This place is not a place of honor - THE MUSICAL!
August 25, 2016 9:19 AM   Subscribe

In the early 90s the US Department of Energy commissioned a study about how to warn people of the far future about a nuclear waste dump. (Previously and previouslier on metafilter). Have there been any artworks - music, theater, fiction, etc. - inspired by this study?
posted by moonmilk to Media & Arts (12 answers total) 7 users marked this as a favorite
This 99 Percent Invisible ends with a song about cats bred to change color in the presence of radioactivity.
posted by fiercecupcake at 9:54 AM on August 25, 2016 [4 favorites]

(To be clear, this is not a real thing, this is the thought that you could do something like this, then saturate the culture with the idea by things like children's rhymes and songs.)
posted by fiercecupcake at 9:55 AM on August 25, 2016

Best answer: It's a major theme of John D'Agata's About a Mountain, which is not exactly fiction, but definitely not straight journalism either. More of an experimental book-length essay.
posted by theodolite at 9:57 AM on August 25, 2016

Response by poster: Someone actually recorded the color-changing kitty song, so that counts!

About a Mountain looks good - I've requested it from the library.
posted by moonmilk at 10:13 AM on August 25, 2016

Lincoln Child's Deep Storm is a thriller about people exploring an alien structure. The symbols on the outside of the structure it are translated and revealed to be impossible math equations (1/0, a^3+b^3=c^3, π=a/b, x=0^0), which leads them to believe it is a "STAY AWAY" warning of this type.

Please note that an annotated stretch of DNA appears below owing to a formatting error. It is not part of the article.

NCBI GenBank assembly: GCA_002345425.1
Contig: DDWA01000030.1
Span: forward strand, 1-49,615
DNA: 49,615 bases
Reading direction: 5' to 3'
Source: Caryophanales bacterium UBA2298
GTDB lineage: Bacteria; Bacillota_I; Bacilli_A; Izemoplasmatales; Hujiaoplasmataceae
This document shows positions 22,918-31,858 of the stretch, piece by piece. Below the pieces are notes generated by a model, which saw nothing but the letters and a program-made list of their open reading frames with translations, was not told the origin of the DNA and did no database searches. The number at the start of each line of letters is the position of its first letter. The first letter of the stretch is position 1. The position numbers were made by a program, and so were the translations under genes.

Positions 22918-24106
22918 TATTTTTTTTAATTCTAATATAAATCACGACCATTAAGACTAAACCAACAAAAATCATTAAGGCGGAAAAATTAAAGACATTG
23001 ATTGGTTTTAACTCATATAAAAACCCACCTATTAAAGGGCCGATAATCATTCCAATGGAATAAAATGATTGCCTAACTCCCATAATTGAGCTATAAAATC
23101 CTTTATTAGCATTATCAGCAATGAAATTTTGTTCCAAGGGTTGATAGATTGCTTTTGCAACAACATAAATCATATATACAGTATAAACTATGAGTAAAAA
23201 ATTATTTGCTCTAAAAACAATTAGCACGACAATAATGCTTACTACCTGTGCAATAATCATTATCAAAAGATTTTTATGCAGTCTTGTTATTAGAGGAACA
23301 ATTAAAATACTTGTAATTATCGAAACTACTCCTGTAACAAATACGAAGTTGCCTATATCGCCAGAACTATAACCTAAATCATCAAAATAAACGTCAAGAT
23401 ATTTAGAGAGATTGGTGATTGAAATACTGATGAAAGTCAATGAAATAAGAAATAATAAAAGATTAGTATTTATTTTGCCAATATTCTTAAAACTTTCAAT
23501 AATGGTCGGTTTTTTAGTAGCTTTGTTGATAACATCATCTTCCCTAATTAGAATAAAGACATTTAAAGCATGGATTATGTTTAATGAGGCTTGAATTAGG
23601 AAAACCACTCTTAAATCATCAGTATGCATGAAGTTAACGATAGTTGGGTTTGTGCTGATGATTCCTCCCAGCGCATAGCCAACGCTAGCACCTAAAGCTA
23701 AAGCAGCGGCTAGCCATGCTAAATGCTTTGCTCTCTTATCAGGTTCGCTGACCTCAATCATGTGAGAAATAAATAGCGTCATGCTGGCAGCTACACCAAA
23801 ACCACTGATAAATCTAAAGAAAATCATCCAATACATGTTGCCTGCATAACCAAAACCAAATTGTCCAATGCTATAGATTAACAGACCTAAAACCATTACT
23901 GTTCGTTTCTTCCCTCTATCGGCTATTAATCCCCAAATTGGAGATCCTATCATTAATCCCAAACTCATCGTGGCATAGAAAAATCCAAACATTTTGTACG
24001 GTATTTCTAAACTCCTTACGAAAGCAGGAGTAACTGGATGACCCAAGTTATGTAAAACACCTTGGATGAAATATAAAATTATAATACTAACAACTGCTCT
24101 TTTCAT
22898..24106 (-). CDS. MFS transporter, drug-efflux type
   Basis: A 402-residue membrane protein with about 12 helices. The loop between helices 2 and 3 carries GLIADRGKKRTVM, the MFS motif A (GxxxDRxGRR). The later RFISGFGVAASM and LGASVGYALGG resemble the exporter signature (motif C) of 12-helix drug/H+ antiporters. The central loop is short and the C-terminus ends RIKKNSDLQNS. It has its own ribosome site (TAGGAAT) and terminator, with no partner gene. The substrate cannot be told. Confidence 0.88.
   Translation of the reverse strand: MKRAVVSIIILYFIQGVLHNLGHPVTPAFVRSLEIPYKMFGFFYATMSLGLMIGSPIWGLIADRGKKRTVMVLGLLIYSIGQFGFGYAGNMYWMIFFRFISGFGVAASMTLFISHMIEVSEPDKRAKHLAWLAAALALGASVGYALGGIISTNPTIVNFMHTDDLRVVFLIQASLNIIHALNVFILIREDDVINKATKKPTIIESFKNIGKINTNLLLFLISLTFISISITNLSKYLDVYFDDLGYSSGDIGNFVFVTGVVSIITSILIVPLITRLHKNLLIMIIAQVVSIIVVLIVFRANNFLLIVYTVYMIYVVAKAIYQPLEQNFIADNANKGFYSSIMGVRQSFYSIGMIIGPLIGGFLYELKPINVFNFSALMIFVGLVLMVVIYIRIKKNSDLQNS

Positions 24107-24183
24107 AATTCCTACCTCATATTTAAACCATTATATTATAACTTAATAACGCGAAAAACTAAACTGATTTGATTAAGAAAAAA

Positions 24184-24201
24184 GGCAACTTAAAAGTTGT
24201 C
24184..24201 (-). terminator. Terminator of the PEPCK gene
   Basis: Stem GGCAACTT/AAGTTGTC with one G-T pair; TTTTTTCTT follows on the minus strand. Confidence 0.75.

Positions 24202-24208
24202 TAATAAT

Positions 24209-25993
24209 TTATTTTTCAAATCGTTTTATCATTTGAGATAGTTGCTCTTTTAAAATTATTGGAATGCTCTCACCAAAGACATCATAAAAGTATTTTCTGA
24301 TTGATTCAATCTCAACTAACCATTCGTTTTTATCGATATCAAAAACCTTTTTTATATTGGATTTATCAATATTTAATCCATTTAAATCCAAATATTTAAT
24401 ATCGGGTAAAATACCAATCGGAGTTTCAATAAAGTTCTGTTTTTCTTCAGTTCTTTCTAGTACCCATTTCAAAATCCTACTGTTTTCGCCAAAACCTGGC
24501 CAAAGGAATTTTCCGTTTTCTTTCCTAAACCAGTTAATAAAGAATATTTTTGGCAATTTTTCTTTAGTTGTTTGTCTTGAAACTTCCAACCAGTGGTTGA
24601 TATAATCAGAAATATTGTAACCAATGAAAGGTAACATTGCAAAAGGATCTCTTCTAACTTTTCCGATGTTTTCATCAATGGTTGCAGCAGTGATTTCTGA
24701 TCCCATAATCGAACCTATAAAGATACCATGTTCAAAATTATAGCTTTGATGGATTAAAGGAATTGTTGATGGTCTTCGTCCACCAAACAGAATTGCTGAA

posted by Etrigan at 10:20 AM on August 25, 2016 [1 favorite]

I don't think it's too much of a spoiler to say that the book Riddley Walker is somewhat related to your question.
posted by LeeLanded at 10:21 AM on August 25, 2016 [1 favorite]

Response by poster: To clarify, I'm interested in work inspired by or based on this particular 1993 study.
posted by moonmilk at 10:22 AM on August 25, 2016

I don't know if any direct relationship is claimed, but a few years after the study, the Long Now Foundation appeared. Their projects include the ten-thousand-year clock, a new Rosetta Stone, library, and other long-future projects.
posted by anonymisc at 10:34 AM on August 25, 2016

Maybe I contrived the connection, but I thought there was a connection between that need for very long term warnings, and the Long Now Foundation, which is primarily concerned (it seems) with building a clock that'll run for 10,000 years. Their eon-long-term focus has more or less the same problems as using any kind of symbology to signal to future civilization, either primitive or advanced, that nuclear waste is dangerous, yo.

Dagnabbit, you beat me by seconds.
posted by Sunburnt at 10:34 AM on August 25, 2016

Neal Stephenson's Anathem was inspired (partly?) by the work that Longnow did.
posted by dirtdirt at 1:33 PM on August 25, 2016 [1 favorite]

James Acord essentially devoted his life and art to attempting this task.
posted by mwhybark at 1:49 AM on August 26, 2016

Response by poster: Thanks - gonna read the Conrad novel too.
posted by moonmilk at 5:47 AM on August 28, 2016

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